Students in Germany are now able to apply for a one-off payment of €200 (US$215) to cope with rising energy prices. But shortly after the launch earlier this month, and due to the onrush of applications, the platform for applications quickly became inaccessible. And student leaders said the payment was too late for students who had already dropped out.
All students who were enrolled at a German university and were residents of Germany on 1 December 2022 are eligible for support. The money will neither be subject to taxation nor be subtracted from other student benefits. The measure was passed by the federal government last September.
“Processing of applications and payment will be dealt with very swiftly by an automatic procedure,” Federal Education and Research Minister Bettina Stark-Watzinger promised ahead of the official launch of the scheme. The “Einmalzahlung200.de” (one-off payment 200) platform had already been tested in a pilot programme in the federal state of Saxony with more than 12,000 students, who have since received their support.
However, Saxony’s student union organisation Konferenz Sächsischer Studierendenschaften (KSS) was highly critical of the arrangements for payment of the support. “We think it was a big mistake to require that the payment of the €200 only be made on application,” said KSS official Paul Steinbrecher, maintaining that for those most in need of money, the application procedure represents an almost unsurmountable hurdle.
The KSS predicted a major surge in applications, especially in the first few days after the launch.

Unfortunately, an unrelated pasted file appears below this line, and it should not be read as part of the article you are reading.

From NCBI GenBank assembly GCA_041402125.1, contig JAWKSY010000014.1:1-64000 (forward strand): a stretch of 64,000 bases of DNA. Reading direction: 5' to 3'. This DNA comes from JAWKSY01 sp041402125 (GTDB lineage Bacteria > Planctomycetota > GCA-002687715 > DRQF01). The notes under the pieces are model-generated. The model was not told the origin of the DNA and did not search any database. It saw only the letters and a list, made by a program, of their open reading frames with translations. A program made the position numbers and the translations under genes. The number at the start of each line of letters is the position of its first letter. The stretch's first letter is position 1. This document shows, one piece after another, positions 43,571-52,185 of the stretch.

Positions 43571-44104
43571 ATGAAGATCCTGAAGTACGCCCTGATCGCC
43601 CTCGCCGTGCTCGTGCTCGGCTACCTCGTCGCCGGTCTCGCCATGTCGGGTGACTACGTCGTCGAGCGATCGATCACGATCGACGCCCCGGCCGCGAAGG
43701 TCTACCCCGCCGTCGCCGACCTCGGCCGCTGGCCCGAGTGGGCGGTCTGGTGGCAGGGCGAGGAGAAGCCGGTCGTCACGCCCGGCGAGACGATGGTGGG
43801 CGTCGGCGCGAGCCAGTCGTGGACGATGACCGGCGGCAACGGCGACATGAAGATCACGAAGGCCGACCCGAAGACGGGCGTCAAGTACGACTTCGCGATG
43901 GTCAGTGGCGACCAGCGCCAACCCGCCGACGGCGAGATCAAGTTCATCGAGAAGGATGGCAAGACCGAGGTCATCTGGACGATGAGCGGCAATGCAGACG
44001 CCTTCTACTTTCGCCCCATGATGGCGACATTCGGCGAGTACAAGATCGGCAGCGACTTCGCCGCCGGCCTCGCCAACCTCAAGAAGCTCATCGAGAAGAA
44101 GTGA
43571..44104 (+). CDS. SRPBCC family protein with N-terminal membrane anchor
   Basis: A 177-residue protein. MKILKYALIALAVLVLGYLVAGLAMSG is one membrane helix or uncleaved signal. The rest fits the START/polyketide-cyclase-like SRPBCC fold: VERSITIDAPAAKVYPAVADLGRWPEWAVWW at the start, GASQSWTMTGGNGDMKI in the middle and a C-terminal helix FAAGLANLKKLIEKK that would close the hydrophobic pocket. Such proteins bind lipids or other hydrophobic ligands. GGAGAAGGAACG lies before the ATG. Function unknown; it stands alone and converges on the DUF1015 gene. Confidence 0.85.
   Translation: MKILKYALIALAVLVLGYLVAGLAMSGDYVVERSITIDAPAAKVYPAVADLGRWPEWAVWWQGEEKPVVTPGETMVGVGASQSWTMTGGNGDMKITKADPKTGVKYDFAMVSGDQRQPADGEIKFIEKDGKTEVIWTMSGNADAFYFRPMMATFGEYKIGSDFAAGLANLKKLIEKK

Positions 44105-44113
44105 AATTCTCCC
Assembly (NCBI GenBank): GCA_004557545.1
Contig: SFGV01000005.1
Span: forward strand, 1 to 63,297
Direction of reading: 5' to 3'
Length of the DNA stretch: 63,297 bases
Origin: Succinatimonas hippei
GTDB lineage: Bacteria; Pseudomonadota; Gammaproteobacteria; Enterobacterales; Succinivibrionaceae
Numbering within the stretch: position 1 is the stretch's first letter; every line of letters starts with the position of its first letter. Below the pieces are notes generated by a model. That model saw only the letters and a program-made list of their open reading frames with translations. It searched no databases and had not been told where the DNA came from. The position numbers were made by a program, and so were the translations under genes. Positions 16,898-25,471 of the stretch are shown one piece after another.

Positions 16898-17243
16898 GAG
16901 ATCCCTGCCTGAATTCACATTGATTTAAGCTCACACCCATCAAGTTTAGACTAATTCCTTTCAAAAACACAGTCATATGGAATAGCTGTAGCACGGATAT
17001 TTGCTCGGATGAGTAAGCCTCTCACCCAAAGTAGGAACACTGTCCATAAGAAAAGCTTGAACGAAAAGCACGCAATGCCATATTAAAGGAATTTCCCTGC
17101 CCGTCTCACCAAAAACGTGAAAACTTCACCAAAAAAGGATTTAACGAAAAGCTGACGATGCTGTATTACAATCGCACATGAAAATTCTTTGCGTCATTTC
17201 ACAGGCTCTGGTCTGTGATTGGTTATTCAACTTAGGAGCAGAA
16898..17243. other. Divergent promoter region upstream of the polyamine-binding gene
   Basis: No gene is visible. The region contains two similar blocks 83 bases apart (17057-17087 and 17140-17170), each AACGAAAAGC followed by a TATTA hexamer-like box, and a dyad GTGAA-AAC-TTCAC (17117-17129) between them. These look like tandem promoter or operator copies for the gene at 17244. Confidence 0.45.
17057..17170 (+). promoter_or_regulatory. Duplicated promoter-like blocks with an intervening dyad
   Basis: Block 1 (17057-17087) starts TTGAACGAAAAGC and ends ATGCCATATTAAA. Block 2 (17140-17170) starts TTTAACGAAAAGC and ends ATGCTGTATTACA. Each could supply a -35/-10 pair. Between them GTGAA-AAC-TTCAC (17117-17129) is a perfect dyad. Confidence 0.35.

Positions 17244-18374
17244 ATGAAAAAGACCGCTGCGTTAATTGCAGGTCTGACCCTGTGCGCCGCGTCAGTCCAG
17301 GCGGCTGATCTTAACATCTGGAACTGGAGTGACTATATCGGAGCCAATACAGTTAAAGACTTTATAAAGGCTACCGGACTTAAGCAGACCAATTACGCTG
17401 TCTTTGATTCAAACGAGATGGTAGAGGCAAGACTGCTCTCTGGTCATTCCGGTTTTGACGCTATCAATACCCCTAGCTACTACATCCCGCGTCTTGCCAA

“Both the IT service providers operating the platform and the department making the payments are prepared for this,” said Stark-Watzinger’s Free Democratic Party colleague Jens Brandenburg, who is parliamentary state secretary at the Federal Ministry of Education and Research (BMBF), ahead of the federal-wide launch in mid-March.
However, “Einmalzahlung200.de” was soon inaccessible, and applicants were referred to a digital waiting room.
Students had ‘already dropped out’
KSS spokeswoman Uta Lemke said that support was being given far too late in any case.
“Students unable to pay service charges in rented accommodation have probably already dropped out of studying,” Lemke, said, calling for adequately funded hardship funding measures with a minimum of digital red tape.
“The collapse of the Stark-Watzinger platform really is the final straw in the mess the federal education minister has created in the payment of the €200 subsidy,” said Thomas Jarzombek, Christian Democrat education policy spokesman for the Christian Democratic and Christian Social Union parliamentary opposition parties.